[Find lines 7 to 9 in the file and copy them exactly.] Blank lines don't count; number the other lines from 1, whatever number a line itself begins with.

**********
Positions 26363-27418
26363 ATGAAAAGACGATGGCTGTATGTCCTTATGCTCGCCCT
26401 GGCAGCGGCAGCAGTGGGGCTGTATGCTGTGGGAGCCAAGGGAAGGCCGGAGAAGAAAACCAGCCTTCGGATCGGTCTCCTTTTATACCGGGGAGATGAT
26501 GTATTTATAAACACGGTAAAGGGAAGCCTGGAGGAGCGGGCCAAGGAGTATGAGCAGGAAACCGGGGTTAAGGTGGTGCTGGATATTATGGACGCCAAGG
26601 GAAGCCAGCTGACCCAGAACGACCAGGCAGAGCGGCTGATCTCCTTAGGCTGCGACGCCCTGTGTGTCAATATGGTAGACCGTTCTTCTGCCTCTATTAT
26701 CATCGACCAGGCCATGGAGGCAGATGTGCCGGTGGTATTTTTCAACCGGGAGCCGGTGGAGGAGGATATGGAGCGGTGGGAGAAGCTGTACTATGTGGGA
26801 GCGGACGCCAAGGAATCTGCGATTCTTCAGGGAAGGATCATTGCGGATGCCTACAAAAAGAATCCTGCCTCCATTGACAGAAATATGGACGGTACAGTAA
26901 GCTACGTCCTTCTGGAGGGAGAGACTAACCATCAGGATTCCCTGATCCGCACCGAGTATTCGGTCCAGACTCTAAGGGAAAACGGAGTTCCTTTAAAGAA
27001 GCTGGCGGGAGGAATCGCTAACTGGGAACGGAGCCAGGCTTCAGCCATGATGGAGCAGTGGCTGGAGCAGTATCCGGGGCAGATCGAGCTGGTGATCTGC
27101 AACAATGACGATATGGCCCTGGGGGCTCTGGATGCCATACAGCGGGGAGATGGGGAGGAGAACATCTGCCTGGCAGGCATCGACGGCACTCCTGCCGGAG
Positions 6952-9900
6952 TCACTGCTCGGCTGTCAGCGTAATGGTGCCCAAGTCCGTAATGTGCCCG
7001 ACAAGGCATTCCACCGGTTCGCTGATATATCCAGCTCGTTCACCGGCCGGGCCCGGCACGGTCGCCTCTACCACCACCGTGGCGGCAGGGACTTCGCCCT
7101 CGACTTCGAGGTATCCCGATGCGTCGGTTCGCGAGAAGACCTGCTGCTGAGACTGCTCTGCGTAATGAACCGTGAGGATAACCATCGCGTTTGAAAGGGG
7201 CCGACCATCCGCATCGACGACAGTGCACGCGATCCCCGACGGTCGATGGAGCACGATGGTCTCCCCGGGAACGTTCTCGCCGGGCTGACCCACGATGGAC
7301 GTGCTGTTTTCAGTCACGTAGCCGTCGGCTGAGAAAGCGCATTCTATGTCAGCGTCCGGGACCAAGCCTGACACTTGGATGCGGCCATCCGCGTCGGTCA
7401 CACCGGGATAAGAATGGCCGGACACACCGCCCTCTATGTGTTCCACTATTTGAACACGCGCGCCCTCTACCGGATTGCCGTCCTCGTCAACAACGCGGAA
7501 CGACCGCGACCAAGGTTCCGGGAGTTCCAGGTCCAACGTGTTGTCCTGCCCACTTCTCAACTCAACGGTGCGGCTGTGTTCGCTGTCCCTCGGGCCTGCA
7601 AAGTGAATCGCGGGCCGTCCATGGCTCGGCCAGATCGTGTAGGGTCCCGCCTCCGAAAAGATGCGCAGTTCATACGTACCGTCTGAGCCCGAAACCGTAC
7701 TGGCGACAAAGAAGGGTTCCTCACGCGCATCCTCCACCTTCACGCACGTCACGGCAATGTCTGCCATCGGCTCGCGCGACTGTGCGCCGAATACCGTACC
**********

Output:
26801 GCGGACGCCAAGGAATCTGCGATTCTTCAGGGAAGGATCATTGCGGATGCCTACAAAAAGAATCCTGCCTCCATTGACAGAAATATGGACGGTACAGTAA
26901 GCTACGTCCTTCTGGAGGGAGAGACTAACCATCAGGATTCCCTGATCCGCACCGAGTATTCGGTCCAGACTCTAAGGGAAAACGGAGTTCCTTTAAAGAA
27001 GCTGGCGGGAGGAATCGCTAACTGGGAACGGAGCCAGGCTTCAGCCATGATGGAGCAGTGGCTGGAGCAGTATCCGGGGCAGATCGAGCTGGTGATCTGC